Some of us got together this weekend to play in a trivia contest/fundraiser, and we ended up winning the grand prize: $500. We split it 10 ways, and we each paid to sign up, but even so…YAY! It was maybe even more exciting than the time I won 750 nickels at a riverboat casino. Plus, one of the people on our team was having a birthday, so there was cake.
We were warned in advance that the guy calling the questions was pretty obnoxious, telling jokes you can’t believe made anyone laugh ever. I almost admire how strong the guy’s spirit must be if he can continue to keep trying, really. Early on, I joked with the birthday girl that I don’t know why she bothered to warn me about him because that guy was awesome! I told her I thought I loved him, and I wanted to commit to that bit for the rest of the evening. By the third round, though, I couldn’t do it any more. Jokes about penguins in bars and broccoli that’s been in a tragic accident and will be a vegetable the rest of its life outweighed my desire to be contrarian.
I wasn’t sure how much I’d be able to contribute to the team, especially when the second round was all sports questions. It might as well be called The One Where McKelvy Drinks A Lot. But then they asked the name of Ross’ monkey on Friends
, and…I didn’t even know I knew the answer, but I heard myself say, “Marcel!” So, I guess I knew that. Sometimes I find the way my brain works a little embarrassing. What I mean is, there’s all this stuff that is stuck in there that I never meant to learn at all, and I certainly didn’t make a conscious effort to remember. And yet, there it is, taking up valuable real estate where I could have filed away some facts on world leaders. Like, I wish I remember more from a class I took on Northern Ireland, but the most prominent memory from that class is that one day the professor kept saying the name Chichester Clark over and over. His accent made it hard to tell if we’d heard him correctly, and several of us thought the name seemed improbable. We kept trying different interpretations of what he was saying (Winchester? Chicky Hester?), and the more he said the name, the more we started to snicker. The professor finally stopped and asked if everything was all right. I have no idea what Chichester Clark did to become so important that he was mentioned once every seven minutes, but every time I think of the name, I feel the urge stifle a giggle.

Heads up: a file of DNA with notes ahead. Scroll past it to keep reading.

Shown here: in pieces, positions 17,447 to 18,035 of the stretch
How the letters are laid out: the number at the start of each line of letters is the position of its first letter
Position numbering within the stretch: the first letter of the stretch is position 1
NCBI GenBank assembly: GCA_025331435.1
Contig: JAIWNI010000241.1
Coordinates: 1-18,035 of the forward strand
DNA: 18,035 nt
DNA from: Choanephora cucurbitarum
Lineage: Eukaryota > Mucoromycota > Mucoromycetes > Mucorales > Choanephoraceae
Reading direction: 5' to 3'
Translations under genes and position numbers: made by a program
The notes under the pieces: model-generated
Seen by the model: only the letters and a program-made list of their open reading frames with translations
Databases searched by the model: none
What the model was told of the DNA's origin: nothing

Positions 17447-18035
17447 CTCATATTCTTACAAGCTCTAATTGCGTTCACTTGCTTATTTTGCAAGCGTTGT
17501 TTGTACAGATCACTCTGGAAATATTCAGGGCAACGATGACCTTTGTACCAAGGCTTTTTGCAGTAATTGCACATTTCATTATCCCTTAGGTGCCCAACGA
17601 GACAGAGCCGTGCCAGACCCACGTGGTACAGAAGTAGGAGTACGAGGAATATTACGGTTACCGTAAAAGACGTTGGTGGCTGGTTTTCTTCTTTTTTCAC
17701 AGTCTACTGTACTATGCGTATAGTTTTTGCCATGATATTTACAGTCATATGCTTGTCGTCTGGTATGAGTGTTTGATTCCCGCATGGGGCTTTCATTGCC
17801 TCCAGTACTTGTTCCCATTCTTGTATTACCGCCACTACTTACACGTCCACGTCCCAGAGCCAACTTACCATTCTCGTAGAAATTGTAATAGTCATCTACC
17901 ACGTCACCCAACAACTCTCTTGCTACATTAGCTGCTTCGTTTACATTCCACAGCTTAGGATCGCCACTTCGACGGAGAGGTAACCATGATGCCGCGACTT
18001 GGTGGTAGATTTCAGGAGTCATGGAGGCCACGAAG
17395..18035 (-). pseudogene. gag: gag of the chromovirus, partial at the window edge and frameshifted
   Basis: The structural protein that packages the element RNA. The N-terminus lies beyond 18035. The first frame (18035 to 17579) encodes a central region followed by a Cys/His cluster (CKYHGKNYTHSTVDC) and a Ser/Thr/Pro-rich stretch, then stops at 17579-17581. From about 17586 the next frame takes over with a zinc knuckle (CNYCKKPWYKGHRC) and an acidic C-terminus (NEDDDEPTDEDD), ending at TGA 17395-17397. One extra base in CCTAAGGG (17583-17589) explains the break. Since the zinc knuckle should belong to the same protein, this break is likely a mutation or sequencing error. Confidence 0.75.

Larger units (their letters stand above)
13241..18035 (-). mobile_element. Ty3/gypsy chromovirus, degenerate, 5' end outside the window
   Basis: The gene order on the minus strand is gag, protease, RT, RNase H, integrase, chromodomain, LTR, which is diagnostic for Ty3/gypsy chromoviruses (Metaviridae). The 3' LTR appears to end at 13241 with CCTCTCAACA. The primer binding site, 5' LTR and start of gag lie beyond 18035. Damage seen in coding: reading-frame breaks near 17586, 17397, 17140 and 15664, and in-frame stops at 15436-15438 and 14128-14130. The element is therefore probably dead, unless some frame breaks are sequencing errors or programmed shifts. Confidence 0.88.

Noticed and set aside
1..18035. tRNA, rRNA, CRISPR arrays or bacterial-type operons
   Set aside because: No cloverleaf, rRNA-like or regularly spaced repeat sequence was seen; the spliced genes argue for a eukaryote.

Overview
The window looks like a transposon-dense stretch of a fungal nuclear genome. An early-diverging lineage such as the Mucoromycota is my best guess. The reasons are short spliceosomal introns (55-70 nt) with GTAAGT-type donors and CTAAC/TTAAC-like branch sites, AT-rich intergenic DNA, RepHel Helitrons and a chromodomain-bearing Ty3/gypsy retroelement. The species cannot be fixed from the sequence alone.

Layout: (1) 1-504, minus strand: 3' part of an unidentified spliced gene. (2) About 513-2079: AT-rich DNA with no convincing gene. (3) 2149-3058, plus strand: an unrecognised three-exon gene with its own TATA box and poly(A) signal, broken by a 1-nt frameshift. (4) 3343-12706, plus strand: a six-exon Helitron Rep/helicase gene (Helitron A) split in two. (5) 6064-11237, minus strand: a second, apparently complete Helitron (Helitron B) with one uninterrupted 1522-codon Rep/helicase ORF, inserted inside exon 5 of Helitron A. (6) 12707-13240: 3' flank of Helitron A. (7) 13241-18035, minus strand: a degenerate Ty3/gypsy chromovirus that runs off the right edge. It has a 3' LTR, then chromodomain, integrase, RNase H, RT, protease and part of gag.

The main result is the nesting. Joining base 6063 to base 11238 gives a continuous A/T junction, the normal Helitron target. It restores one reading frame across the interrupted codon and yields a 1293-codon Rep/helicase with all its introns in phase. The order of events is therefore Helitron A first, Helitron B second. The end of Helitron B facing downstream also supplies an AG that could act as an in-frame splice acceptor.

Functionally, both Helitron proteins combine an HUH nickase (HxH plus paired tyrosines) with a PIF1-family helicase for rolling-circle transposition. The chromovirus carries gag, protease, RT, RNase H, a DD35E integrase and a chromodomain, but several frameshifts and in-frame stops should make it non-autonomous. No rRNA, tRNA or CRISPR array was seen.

I remember a lot of entertainment facts because I watch too much TV and I like reading about television and movies, but also because when I’m standing in line at a supermarket or a convenience store, there are no glossy magazines detailing the troubles of the linen industry in Ireland in the 1920s. I can, however, learn more than I ever wanted to know about what’s going on in J. Lo’s uterus (and, for the record, I would like to know exactly nothing about this). That goes a long way to explaining why I was able to name all six of Angelina Jolie’s kids. Like the other question, I didn’t know I knew, but my teammate Devin and I did it with no problem. We share a curiosity about what people name their kids. After hearing about people who name their kid Pilot Inspektor (Jason Lee) or Kal-el (I'm looking at you, Nicholas Cage) or Audio Science (Really, Shannyn Sossamon? Really?), I want to know if people gave their kids real names or “dog’s names tagged on to children.”
I’m not proud that I can tell you that Angelina and Brad are parents to Shiloh, Pax, Knox, Maddox, Zahara, and Vivienne Marcheline, but it did help us win cold, hard cash. Not as much as Shea’s knowledge of both football history and modern American designers, but still…